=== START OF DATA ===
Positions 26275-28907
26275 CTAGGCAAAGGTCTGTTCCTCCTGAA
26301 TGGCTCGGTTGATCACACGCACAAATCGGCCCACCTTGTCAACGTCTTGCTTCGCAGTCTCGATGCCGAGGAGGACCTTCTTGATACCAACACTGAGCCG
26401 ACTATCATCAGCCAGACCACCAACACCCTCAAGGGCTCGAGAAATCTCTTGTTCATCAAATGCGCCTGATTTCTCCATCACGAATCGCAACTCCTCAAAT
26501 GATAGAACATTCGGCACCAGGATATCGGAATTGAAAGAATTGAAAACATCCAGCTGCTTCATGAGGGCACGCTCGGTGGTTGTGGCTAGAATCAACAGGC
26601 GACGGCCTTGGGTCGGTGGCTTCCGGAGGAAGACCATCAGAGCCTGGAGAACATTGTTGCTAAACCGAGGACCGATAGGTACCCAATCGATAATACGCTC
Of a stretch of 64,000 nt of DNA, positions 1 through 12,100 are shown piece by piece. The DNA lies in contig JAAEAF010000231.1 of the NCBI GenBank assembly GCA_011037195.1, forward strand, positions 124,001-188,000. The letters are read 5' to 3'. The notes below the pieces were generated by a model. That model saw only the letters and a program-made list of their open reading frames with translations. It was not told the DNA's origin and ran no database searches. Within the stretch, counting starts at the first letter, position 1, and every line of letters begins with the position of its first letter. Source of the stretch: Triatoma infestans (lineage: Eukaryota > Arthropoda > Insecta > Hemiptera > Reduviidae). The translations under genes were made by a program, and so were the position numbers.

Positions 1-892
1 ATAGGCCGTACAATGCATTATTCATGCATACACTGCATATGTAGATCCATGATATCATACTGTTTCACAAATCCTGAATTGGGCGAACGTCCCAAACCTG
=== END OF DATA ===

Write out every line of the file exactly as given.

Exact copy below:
Positions 26275-28907
26275 CTAGGCAAAGGTCTGTTCCTCCTGAA
26301 TGGCTCGGTTGATCACACGCACAAATCGGCCCACCTTGTCAACGTCTTGCTTCGCAGTCTCGATGCCGAGGAGGACCTTCTTGATACCAACACTGAGCCG
26401 ACTATCATCAGCCAGACCACCAACACCCTCAAGGGCTCGAGAAATCTCTTGTTCATCAAATGCGCCTGATTTCTCCATCACGAATCGCAACTCCTCAAAT
26501 GATAGAACATTCGGCACCAGGATATCGGAATTGAAAGAATTGAAAACATCCAGCTGCTTCATGAGGGCACGCTCGGTGGTTGTGGCTAGAATCAACAGGC
26601 GACGGCCTTGGGTCGGTGGCTTCCGGAGGAAGACCATCAGAGCCTGGAGAACATTGTTGCTAAACCGAGGACCGATAGGTACCCAATCGATAATACGCTC
Of a stretch of 64,000 nt of DNA, positions 1 through 12,100 are shown piece by piece. The DNA lies in contig JAAEAF010000231.1 of the NCBI GenBank assembly GCA_011037195.1, forward strand, positions 124,001-188,000. The letters are read 5' to 3'. The notes below the pieces were generated by a model. That model saw only the letters and a program-made list of their open reading frames with translations. It was not told the DNA's origin and ran no database searches. Within the stretch, counting starts at the first letter, position 1, and every line of letters begins with the position of its first letter. Source of the stretch: Triatoma infestans (lineage: Eukaryota > Arthropoda > Insecta > Hemiptera > Reduviidae). The translations under genes were made by a program, and so were the position numbers.

Positions 1-892
1 ATAGGCCGTACAATGCATTATTCATGCATACACTGCATATGTAGATCCATGATATCATACTGTTTCACAAATCCTGAATTGGGCGAACGTCCCAAACCTG